Near the Sweet Stream

The Botanic Gardens of Belfast provide a tranquil place for city folk to gain some respite from the hustle and bustle of the streets in the Queens Quarter.  Weekday lunchtime the park lures workers from their offices for a dose of fresh air, you’ll find families and dog walkers enjoying the lawns at the weekend and on a rare hot day people will be queueing en mass for ice-cream treats from the “pokey” van.

In a series of free guided walks of the Belfast City Council parks, tour guide Robert took our group of about 40 people around the botanical gardens telling us about the history of the park and the people that enjoyed these varied horticultural surroundings.

Exploring the Rockery

The Botanic Gardens are located in Stranmillis, the Irish meaning of which is “Sweet Stream” and indeed there is a sweet little stream which runs through trees and under bridges within the park.

“Near the Sweet Stream”

Robert began with the history of the Palm House.  Designed by Sir Charles Lanyon and constructed by Richard Turner the structure of curved iron and glass was completed in 1852 after the addition of it’s dome.  The dome houses towering palms and plants whilst the wing to the right is the hot house for plants that thrive in tropical environments.  During our visit the cooler left wing was awash with colour with spring flowers like tulips and narcissus in full bloom.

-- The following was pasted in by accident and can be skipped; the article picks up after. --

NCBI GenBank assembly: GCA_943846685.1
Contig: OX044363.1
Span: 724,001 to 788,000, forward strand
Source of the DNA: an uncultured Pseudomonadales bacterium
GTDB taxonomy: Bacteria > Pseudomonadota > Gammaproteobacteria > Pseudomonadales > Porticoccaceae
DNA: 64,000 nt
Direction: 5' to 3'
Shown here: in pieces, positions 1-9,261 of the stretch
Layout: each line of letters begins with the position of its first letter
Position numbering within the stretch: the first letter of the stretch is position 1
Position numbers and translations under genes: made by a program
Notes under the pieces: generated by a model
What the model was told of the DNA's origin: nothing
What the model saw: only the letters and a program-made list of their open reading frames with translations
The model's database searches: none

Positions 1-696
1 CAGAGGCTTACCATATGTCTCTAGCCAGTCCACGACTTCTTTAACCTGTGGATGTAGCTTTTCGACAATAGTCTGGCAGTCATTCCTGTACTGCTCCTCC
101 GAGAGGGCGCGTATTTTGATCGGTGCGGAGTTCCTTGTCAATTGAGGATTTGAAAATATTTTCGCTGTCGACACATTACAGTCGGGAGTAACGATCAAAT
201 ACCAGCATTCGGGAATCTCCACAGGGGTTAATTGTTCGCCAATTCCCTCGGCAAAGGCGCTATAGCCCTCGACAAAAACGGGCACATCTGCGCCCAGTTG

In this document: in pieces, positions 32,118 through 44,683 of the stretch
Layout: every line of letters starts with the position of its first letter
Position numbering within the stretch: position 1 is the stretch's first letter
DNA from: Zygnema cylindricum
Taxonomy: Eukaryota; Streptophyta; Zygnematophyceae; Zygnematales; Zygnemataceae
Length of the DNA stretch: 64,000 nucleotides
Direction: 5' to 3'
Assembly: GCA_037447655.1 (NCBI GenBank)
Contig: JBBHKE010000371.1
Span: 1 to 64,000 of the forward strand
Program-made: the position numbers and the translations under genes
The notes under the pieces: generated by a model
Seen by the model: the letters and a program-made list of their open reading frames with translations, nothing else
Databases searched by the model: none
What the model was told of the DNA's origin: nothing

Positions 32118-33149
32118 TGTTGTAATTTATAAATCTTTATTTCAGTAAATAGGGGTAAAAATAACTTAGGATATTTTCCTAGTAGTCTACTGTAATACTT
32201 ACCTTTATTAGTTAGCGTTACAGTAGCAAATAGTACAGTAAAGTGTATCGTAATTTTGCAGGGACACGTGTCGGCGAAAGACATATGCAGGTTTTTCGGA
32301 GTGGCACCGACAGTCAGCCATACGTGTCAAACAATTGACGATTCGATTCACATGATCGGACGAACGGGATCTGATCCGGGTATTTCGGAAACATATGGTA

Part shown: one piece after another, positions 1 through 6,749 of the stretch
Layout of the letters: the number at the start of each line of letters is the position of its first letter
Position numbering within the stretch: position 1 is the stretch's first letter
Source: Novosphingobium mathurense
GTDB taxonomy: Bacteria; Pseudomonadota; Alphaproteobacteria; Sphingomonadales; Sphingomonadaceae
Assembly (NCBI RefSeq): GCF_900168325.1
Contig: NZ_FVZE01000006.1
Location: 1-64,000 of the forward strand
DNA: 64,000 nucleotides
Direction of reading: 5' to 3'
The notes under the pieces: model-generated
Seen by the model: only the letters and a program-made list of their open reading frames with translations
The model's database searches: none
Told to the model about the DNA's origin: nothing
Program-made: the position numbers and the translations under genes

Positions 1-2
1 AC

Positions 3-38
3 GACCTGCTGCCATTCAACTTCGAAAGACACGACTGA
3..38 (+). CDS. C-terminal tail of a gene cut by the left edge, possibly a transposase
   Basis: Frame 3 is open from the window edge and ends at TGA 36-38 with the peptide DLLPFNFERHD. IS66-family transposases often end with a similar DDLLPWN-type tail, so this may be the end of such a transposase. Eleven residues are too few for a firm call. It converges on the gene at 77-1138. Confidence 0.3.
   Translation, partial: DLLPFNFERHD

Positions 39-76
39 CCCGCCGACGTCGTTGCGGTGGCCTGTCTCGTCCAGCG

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Further along our walk Robert pointed out various tree species that were brought over from all corners of the world including the Himalayas, China, Canada and the Meditterean.  We heard stories of the various people who visited the gardens, like Queen Victoria who had a passing visit (quite literally) to the then private Royal Botanic Gardens.  It was only in 1895 did the gardens become open to public.  We also heard the interesting story of the gardens’ curator Joseph Forsyth Johnson.  A landscpe architect from England of whom Bruce Forsyth is a descendant.  His private life became more interesting than his career when it came to light that he had a family in England and also in America, travelling between both countries “on business”!
The Forsythia plant found in Botanic Gardens is named after Joseph’s great-grandfather and founding member of the Royal Horticultural Society, William Forsyth.

Forsythia Plant

Along the sweet stream and up steps towards the bowling green, rockery and rose garden we came to the herbaceous borders.  In summer months the herbaceous borders will be a haven for birds and insects feeding off the nectar of the colourful plants lining the pathways, for now the borders are dense with grasses

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The Herbaceous Borders

As someone who would often walk through these gardens this was a great tour to learn more about the familiar surroundings but also to discover areas I had never ventured to before.  At just an hour long it was a very relaxing and enjoyable way to spend time with the folks on a Sunday afternoon.

Other guided walks in this series will take place in Cavehill, Barnett Demesne, Ormeau Park and Falls Park.  All free.  For more information on these and other Belfast City Council events click here.

More photos on my Instagram gallery.



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